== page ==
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Fountain

Ch. 19. Discovery.

Author: johnmedler Total hits: 3639 User hits: 11 Date: 03-03-2014

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Chapter 19. Discovery

Present day. Archivo General de Indias. Seville, Spain.

The Chief Archivist of Seville, a portly man named named Pedro Alonso de Bartón, and the Chief Curator of the Alcazar, a thin, gray-haired man named José Suarez, had both been against the idea of doing anything to harm the walls of the Alcazar. The building was ancient, dating back over 1,200 years. Notwithstanding the new document found by Charlie Winston, it was utter speculation that anything was indeed hidden behind the painting of the Virgin of the Navigators. The men compromised, however, when Charlie Winston proposed that they scan the walls with his portable scanner. Winston brought out of his bag a DeWalt DCT 418 scanner, a yellow and black hand-held scanning device similar to a wall-stud finder. This device had the capability of showing on a 3.5 inch liquid crystal display a visual image of anything behind a wall, including metal pipes, PVC pipes, holes, wooden objects, and metals. The device used radar waves to detect the items behind the walls, and then sophisticated algorithms inside the machine allowed the machine to detect not only the shape of the item behind the wall but also the material of which it was composed. The device could penetrate up to three inches through drywall, plywood, concrete, plaster, ceramic tile and even marble. The Curator brought several workmen over to help gently remove the painting and set it aside. The wall behind the painting appeared to be plaster. Winston brought out his scanning device, got on a ladder, and, beginning in the area in the approximate middle of where the painting had been, he passed the device from left to right across the wall. Then he began to pass it back from right to left again. As he did so, the scanner read that the material was indeed plaster. As he passed over wooden wall studs, the readout showed a small tree icon, meaning wood, and the readout showed a wooden stud behind the wall. He continued all the way back to the left but did not find anything unusual other than wooden studs. He decided to try two feet higher. Again, he passed the device left to right and then back again right to left. Again, the readout showed nothing but wooden studs. Finally, Winston went two feet below the middle of the place where the painting hung. He scanned from left to right, but as he began to pass back from right to left, the readout showed something very interesting. There was a rectangular hole behind the wall, about four feet off the floor, toward the left side. The hole was about four feet long and about three feet high. And nestled in the middle of the hole was something roughly square. The scanner showed the tree icon as well as the icon for ferrous metal. The box was made out of wood and metal. Winston showed the readout triumphantly to the Chief Archivist and the Chief Curator. The treasure chest was real! Winston spoke with the two men about the procedure for opening up the wall, and was assured that it would be a long process, due to the fact that the palace was so ancient and historic. Winston left his information with the Curator, and got on a plane headed back to Atlanta.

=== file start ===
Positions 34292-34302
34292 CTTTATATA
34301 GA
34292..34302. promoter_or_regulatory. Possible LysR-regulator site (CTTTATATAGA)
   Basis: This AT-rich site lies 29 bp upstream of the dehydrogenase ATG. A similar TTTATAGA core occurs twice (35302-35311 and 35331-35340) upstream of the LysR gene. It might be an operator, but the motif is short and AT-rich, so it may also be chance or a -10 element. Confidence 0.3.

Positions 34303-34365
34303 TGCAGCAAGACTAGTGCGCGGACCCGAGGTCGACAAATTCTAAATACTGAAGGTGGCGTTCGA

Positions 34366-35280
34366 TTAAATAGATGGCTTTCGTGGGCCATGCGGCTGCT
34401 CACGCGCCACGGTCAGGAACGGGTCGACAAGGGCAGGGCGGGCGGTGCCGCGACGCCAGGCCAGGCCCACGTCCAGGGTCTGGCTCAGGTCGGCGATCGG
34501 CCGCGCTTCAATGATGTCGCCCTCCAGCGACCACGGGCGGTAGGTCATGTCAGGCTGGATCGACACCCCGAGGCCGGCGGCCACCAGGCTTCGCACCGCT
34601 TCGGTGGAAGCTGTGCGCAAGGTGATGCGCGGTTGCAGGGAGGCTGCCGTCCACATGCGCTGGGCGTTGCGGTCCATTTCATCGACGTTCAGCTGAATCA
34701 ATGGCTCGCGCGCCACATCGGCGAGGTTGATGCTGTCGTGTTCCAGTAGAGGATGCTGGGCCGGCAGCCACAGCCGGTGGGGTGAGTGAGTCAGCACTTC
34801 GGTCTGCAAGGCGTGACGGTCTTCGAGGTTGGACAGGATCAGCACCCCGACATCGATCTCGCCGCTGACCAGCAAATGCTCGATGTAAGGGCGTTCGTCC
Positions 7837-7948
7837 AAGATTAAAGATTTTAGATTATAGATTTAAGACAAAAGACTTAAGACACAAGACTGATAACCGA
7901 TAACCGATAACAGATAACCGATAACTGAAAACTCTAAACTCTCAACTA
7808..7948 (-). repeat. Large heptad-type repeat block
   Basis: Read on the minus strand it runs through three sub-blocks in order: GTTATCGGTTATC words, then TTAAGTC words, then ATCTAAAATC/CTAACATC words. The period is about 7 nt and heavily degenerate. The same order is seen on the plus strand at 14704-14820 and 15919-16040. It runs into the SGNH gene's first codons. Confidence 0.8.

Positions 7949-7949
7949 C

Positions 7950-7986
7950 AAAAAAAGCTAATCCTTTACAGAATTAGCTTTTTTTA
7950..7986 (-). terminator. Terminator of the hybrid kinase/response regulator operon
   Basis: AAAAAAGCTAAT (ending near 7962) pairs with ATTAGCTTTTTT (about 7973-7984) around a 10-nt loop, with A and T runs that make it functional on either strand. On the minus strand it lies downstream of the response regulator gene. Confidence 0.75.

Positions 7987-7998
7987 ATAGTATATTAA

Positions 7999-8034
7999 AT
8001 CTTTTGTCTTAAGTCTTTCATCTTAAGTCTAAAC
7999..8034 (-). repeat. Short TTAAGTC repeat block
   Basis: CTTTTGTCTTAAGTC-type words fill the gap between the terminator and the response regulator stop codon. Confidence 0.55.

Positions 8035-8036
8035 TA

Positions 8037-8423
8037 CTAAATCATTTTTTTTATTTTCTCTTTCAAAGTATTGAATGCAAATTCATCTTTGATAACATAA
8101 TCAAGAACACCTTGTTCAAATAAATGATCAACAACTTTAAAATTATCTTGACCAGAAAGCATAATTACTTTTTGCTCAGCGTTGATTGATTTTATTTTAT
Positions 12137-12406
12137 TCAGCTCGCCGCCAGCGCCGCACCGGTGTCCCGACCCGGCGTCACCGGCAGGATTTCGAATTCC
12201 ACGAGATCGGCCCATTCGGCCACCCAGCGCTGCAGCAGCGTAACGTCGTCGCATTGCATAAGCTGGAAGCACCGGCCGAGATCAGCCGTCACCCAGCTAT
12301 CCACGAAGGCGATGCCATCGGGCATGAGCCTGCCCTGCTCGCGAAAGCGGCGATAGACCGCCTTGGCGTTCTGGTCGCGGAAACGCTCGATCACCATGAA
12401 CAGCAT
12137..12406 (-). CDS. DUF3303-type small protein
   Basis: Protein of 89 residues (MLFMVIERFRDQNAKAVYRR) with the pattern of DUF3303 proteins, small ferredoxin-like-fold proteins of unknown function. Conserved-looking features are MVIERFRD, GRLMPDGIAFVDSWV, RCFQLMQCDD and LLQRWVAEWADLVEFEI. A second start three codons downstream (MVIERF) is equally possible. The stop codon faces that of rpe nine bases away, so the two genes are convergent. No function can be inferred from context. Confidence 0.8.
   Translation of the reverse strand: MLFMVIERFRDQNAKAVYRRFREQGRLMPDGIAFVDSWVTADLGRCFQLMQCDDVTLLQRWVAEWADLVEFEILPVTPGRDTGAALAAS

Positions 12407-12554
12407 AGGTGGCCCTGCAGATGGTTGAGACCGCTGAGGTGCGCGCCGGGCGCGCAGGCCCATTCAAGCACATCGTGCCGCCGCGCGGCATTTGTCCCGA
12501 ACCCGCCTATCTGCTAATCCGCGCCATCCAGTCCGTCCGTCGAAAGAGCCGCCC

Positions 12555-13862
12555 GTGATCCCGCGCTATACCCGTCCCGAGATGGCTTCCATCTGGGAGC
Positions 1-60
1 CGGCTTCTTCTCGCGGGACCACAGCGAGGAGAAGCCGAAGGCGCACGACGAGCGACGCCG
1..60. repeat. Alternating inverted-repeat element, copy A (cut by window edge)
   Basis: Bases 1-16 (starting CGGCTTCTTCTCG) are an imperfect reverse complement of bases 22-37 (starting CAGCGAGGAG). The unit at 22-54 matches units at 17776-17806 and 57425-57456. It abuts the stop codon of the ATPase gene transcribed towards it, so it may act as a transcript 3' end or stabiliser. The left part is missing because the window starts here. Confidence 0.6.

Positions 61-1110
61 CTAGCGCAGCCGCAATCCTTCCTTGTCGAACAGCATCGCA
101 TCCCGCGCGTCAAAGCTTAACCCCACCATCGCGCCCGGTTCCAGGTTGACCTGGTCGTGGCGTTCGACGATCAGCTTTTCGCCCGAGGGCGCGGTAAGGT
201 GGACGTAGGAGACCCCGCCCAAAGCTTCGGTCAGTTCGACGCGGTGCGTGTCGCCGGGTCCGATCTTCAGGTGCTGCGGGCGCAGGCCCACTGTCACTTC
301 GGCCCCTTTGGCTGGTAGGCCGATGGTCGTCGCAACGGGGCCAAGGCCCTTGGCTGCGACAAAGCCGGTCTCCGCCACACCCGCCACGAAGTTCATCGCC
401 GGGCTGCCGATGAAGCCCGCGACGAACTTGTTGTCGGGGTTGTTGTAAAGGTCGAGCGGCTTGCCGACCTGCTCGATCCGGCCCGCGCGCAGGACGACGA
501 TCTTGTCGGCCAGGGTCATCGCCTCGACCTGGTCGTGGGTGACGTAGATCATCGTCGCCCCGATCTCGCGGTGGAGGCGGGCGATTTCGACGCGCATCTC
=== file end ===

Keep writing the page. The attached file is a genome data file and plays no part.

The next three months were filled with bureaucratic red tape, as Winston filed numerous requests with the Spanish Committee for Historic Preservation and other Spanish government officials to get permission to cut open the wall behind the painting. Finally, after Emory University agreed to make generous contributions to the Spanish Committee for Historic Prservation, the Spanish Archives, and the Alcazar Preservation Fund, a contractor who was paid by Emory and hired by the Alcazar, together with a team of architects, cut a small section from behind the wall of the painting and removed a wooden chest with metal hinges. Charlie Winston was present in Seville a second time when the chest was finally opened. At the direction of the Chief Archivist, the documents and maps found inside the chest were laid out on a series of long tables in the Seville Archives Map Room. Winston was the first historian who was allowed access to the documents.

The treasure trove contained a large collection of fifteenth and sixteenth century navigational maps and ship logs. The trove contained ship logs of Amerigo Vespucci, John Cabot, Sebastian Cabot, Juan Diaz de Solis, and other navigators. The first great discovery was the long-lost original of the Padrón Real, the “master map” used by Spanish explorers. That map, in and of itself, was an incredibly valuable historic find. The Padrón Real was undated, but showed Hispaniola, Cuba, the eastern coast of present-day America, Central America, and South America. Winston was excited, and thought of comparing that map to the copy of the Padrón Real in the Vatican Archives. Although Winston did not realize its significance at the time, the trove also contained a small handwritten map given by the Veraguan natives to John Cabot, showing the directions to the Island of Boyuca, and the more detailed map of the Island of Boyuca, with legends written in the Mayan K’iche’ dialect. Because those maps were in a language foreign to Charlie Winston, he passed over those quickly.

What Winston was most interested in, however, was a map of the New World which was dated August 1499. It appeared to be written in John Cabot’s handwriting. Scribbled sideways from about Florida to North Carolina was one word: “America.” At the bottom of the 1499 map was a handwritten dedication, in which Cabot appeared to be thanking his patron for the voyage. The name on the dedication was one which would change every American elementary history book, and which would forever tar the name of Amerigo Vespucci.


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